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Seeking God in High Places

Come near to God and he will come near to you (Jas. 4:8a, NIV).

Currently I am in Cusco, Peru, for a short time of rest, relaxation, and study.

On Sunday, before my classes started, I was able to take a tour bus out of the valley in which the city of Cusco dwells, and into the mountains that surround it to see a few of the ancient sights where the Incas came to worship the Sun God, Inti, whom they saw as the god of abundance, harvest, and fertility, and whom was the most important of their gods.

It seems that almost all of the early religions of humankind sought out “high places” … mountains, hilltops, roof-tops, towers, etc., as places to call upon God. It was there that they came and said their prayers, confessed their sins, made sacrifices, and where they generally sought their god’s blessing in their lives. And while we sometimes think we have become more sophisticated in our religious thought, there is still something in our DNA that causes us to seek out these “high places” for worship.

Think about it … Abraham went to a high place to sacrifice Isaac. Moses went up on Mount Sinai to encounter God and to receive the Ten Commandments. Paul was taken up into the “seventh heaven.” Even Jesus went up onto the mountain to pray and was transfigured before the disciples.

And today, the “gods” of our world are in the top floors of the skyscrapers and towers that we build for ourselves. That is where our “C” suites exist and where certain wealthy individuals have their penthouses and apartments! Perhaps this is just human nature, but then again, perhaps there is some degree of intention in It as it makes them seem “god-like”.

This human idea that God exists on high and that we must go up to draw near to God is primordial. We understand it intuitively and it crosses many if not all cultures.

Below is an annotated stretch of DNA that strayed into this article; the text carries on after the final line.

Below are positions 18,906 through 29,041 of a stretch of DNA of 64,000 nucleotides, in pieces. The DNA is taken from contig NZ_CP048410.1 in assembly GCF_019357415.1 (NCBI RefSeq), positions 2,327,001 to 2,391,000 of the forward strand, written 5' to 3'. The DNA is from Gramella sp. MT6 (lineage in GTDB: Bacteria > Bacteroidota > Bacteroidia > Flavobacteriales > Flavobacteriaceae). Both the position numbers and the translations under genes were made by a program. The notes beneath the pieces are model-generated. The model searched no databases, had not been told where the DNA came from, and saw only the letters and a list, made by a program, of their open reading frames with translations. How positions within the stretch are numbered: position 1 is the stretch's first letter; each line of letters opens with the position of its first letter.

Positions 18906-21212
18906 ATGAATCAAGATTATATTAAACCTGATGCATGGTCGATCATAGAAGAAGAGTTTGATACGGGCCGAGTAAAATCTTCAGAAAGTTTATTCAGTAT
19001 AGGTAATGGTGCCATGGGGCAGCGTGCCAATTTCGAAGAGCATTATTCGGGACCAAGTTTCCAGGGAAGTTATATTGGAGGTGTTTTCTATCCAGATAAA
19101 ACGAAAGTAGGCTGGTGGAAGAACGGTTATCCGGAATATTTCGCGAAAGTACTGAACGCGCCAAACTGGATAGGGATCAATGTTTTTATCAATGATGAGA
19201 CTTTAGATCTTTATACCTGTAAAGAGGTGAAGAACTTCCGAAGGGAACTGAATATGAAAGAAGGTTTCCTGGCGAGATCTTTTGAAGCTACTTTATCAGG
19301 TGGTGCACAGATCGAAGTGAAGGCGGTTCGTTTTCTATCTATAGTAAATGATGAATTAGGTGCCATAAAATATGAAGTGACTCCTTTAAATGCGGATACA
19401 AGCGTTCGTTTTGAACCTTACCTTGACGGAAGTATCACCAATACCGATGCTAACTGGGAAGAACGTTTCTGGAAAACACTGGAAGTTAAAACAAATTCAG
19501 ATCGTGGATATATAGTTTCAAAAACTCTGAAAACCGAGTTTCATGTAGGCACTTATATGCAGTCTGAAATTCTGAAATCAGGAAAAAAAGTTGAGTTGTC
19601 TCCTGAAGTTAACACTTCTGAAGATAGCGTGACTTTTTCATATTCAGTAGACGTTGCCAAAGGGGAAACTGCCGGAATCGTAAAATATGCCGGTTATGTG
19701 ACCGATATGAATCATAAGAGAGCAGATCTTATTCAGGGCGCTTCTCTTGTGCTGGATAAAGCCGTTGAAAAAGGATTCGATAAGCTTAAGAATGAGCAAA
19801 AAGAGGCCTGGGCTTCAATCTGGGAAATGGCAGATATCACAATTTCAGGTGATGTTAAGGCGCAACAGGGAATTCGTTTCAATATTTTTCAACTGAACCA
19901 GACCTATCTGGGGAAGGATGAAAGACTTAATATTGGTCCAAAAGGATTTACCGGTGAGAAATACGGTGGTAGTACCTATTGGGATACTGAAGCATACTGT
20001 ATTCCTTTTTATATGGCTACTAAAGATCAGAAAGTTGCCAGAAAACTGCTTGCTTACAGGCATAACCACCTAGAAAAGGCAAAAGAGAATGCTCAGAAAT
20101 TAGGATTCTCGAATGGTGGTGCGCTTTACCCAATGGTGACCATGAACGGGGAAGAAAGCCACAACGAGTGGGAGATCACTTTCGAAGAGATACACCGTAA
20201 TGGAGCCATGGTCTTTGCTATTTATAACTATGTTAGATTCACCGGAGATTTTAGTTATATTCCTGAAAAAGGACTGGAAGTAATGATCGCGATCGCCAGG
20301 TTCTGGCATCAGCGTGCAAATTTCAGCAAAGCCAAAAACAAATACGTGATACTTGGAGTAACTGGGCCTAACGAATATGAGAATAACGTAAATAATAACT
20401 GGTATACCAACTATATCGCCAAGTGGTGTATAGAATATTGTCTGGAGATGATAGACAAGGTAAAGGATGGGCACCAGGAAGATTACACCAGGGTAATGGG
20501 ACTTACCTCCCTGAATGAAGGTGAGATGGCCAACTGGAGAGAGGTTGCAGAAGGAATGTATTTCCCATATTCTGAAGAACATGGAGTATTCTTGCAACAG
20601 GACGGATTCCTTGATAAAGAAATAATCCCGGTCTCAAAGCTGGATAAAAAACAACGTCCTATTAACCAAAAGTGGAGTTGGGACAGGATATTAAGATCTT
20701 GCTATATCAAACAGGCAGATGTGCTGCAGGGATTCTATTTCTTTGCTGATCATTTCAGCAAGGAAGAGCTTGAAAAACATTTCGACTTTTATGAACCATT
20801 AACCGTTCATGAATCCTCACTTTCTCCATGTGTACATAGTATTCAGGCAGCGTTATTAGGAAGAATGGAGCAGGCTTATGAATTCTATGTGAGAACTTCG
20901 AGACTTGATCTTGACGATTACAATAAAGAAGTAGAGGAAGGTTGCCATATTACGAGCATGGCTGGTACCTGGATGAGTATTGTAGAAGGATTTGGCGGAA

But the paradox of our Christian faith is that this eternal God who owns the cattle on a thousand hills and who both created and also rules over the universe … while He is too high for us to “go up” to … He has deemed us worthy of coming DOWN to us in human form and in dwelling among us.

The ability to draw near to Him does not require human sacrifices on our part but to seek Him out … maybe in high places, but more often in a closet, a quiet place or even at a table in the local Starbucks.

And when we do that, when we simply pray and ask God to come near to us and to bless us, when we seek His face to understand our short-comings and to contritely seek forgiveness and the opportunity to begin again, He lifts us up to His “high place.” And then, we come to know His abundance … His power … His blessing.

I'm so glad that the God whom I serve does not require a pilgrimage to high places in order to encounter Him, even though when we do make those pilgrimages, He often uses them to further our spiritual journey.

I’m glad that we have a God who loves us enough to come down to us. And, I pray that we will take the time to regularly draw near to Him so that He can come close to our hearts and our lives.



O' God, I am tired and weak, and I cannot make a journey up the mountain to encounter you, but I need Your blessing, Your touch, and Your Love to live this life in abundance as You have so desired. O’ God, I seek to draw near to You … please come close to me that I might feel Your warmth, and that I might experience Your love, and be filled with Your Power from upon high. Amen.


Rev. Dr. Steve Van Ostran

Executive Minister

American Baptist Churches of the Rocky Mountains


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